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U.S. stocks bounced back Wednesday after plunging on Tuesday, helping to fight off several unfavorable trading sessions during September.
The Dow Jones Industrial Average increased about 236.82 points, or nearly 0.7%, to 34,814.39, CNBC
reported. The S&P 500 climbed up 0.8% to 4,480.70. The Nasdaq Composite traded up 0.8% to 15,161.53.
According to the Wall Street Journal,
the S&P regained some of its losses after falling 2% on Tuesday, which was its its worst one-day performance since May. The decline came as Federal Reserve Bank Chairman Jerome Powell
is set to testify to Congress that a jump in inflation could last longer than expected, MarketsBusinessInsider.com
reported. The benchmark 10-Year U.S. Treasury yield hit a three-month high of 1.53% on Tuesday.
Still, investors remain optimistic though some predict a correction could be forthcoming.
“Despite concerns about the recent downshift in economic and business cycle momentum, we remain confident that strong growth lies ahead and activity is bound to re-accelerate,” JPMorgan strategist Dubravko Lakos-Bujas, wrote in a note Wednesday per CNBC
“We remain positive on the equity outlook, and expect S&P 500 to reach 4,700 by end of this year and surpass 5,000 next year on better than expected earnings.”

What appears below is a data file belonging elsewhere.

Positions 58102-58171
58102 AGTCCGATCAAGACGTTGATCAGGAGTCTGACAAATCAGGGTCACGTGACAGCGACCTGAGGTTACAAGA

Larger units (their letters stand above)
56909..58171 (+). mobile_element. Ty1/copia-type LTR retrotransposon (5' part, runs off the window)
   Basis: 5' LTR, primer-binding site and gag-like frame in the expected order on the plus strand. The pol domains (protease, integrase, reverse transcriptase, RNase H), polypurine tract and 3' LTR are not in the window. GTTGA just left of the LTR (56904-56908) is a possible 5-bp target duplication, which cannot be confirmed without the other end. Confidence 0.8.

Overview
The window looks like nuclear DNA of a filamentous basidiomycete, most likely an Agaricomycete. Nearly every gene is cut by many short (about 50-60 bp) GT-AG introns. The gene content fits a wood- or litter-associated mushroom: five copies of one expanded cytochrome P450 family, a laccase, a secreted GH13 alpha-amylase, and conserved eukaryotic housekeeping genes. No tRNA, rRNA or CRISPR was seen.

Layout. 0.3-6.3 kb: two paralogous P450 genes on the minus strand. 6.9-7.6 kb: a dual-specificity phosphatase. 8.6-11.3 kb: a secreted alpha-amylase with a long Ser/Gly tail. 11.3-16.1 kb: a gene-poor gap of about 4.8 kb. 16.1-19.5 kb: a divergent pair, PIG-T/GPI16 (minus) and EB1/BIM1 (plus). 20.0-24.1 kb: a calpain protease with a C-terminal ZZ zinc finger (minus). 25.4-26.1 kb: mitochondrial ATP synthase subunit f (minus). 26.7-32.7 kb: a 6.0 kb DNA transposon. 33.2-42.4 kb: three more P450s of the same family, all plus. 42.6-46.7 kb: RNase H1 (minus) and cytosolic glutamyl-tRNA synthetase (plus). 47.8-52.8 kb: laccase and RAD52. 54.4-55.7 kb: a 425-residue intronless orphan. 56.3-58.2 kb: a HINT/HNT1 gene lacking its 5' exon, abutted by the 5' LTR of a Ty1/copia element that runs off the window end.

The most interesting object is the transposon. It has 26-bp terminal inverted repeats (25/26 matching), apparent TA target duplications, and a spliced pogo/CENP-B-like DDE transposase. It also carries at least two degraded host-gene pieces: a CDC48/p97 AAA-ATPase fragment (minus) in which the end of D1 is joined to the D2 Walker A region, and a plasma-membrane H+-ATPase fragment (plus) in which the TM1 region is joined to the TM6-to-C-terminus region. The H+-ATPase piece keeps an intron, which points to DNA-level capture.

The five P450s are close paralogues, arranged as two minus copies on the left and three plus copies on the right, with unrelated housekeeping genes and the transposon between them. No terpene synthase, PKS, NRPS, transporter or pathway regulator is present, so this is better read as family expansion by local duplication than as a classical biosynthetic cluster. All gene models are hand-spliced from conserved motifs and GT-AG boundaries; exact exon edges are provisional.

Stocks were uneven in recent days after the Federal Reserve indicated it would start to reduce its bond-buying as soon as November
—and potentially start to raise interest rates next year. Rising prices for oil and other commodities also helped push bond yields up as investors prepared for higher inflation.
Markets have been bumpy this month amid rising investor worries about the delta variant sidetracking the economic recovery, combined with concerns about what the Fed’s next action will be.
For September, the Dow is down 1.5% and the S&P 500 is off roughly 0.9%. The S&P 500 is on track for its worst monthly performance since January.
The recent stock reversal is not astonishing to some investors as its comes after a long tranquil period. According to Dow Jones Market Data, the S&P has increased for seven consecutive months, marking its longest such streak since the 10 months through January 2018, the WSJ reported.
In a survey of global fund managers done in September, Bank of America revealed investors were betting on stock prices rising and inflation pressures easing.
“That’s often how it happens— you have quiet and complacent markets and then a gut check,” Keith Lerner, co-chief investment officer of Truist Advisory Services, told the WSJ.
Yet he stated he remains optimistic about the market’s outlook over the longer term.